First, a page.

1. Why did you choose a career in infection prevention and control?
I love being an infection Preventionist, because I can effectively communicate and discuss the evidence based best practices with my colleagues to ensure patient safety as well as their own occupational safety as a healthcare worker. I started my career as an Intensive care unit Nurse, where I started to learn the Infection control basics, and soon within a year I got influenced by the Infection Control professional who used to visit our department. I was keen to know what exactly the job after collecting the data from each department. Then I started to dig and learn more and concluded that “from intensive care units to outpatient clinics to construction project planning, there is nothing in healthcare that doesn't benefit without an infection preventionist's involvement.” This profession is great for people who wish to learn continuous.
2. What advice would you give someone who is interested in an infection prevention and control career?
IPC is wonderful career which demands your dedication and hard work. Once you are in the track of Infection control you will never feel tired more over you will be curious to learn more things. Always follow the evidence-based practices and Practice them in your daily professional life.
3. What does being a CIC® mean to you?
Certification is the proof that I have knowledge, experience and skills to perform IPC tasks in which I have been trained. By attaining certification, I took my career to next level. It increased my confidence and knowledge. Certification gave guarantee to the employer that I am knowledgeable and experienced in my Infection Control Prevention.
4. What was the best studying method for you when preparing for the initial certification examination?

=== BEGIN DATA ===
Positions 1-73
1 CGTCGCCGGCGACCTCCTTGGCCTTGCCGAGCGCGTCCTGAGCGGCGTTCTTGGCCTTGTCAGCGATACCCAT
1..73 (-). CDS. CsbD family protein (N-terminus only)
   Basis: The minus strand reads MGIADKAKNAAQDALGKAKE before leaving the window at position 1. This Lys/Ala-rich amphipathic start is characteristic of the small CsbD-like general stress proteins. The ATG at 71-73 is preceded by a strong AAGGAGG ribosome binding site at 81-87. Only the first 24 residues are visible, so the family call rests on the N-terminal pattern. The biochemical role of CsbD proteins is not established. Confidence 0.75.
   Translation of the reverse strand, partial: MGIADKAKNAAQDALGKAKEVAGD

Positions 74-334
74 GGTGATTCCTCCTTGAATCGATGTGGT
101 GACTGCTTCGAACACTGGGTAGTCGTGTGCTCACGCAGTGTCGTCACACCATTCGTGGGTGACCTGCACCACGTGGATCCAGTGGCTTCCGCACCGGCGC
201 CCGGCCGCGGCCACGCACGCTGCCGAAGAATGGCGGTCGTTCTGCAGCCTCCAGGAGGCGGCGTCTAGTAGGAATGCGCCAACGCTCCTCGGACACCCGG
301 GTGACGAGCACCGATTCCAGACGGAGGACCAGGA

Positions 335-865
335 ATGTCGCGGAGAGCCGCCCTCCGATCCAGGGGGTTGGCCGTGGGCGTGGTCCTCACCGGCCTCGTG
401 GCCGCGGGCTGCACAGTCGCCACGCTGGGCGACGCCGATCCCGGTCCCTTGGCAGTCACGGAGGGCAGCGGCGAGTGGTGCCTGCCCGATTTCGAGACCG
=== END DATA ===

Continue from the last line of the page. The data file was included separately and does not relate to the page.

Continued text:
I found that a mix of learning modalities is the best way to prepare for your initial certification exam, including online resources through APIC and CBIC, YouTube videos and webinars, group discussions, direct experience with professionals from pertinent departments like sterile processing, and studying via the APIC text.
5. What advice would you give someone pursuing certification?
Take the necessary steps, study for the exams thoroughly, and follow through with keeping the certifications up to date. Certification will give you career advancement. But don’t be in a hurry. Give time to learn and achieve your goal.
6. How do you stay up-to-date on infection prevention and control practices?
I will stay up-to-date on infection prevention and control practices by frequently reading guidelines and standards, attending seminars, webinars and national conferences. Being updated with all the areas of Infection control is difficult but it is not an impossible task.
7. Are you part of an APIC or IPAC Canada chapter? If so, would you recommend it to others?
8. How has the CIC® helped you grow professionally and in your career?
Being the infection prevention and control manager at my workplace challenged me to move out of my comfort zone and be more proactive by engaging with different stakeholders. By doing this, staff members, volunteers, students, and even family members ask questions about policies and procedures and evidence-practices to prevent the spread of infection. Obtaining my CIC® gave me a boost in self-confidence to lead the Infection Prevention and Control program in my workplace.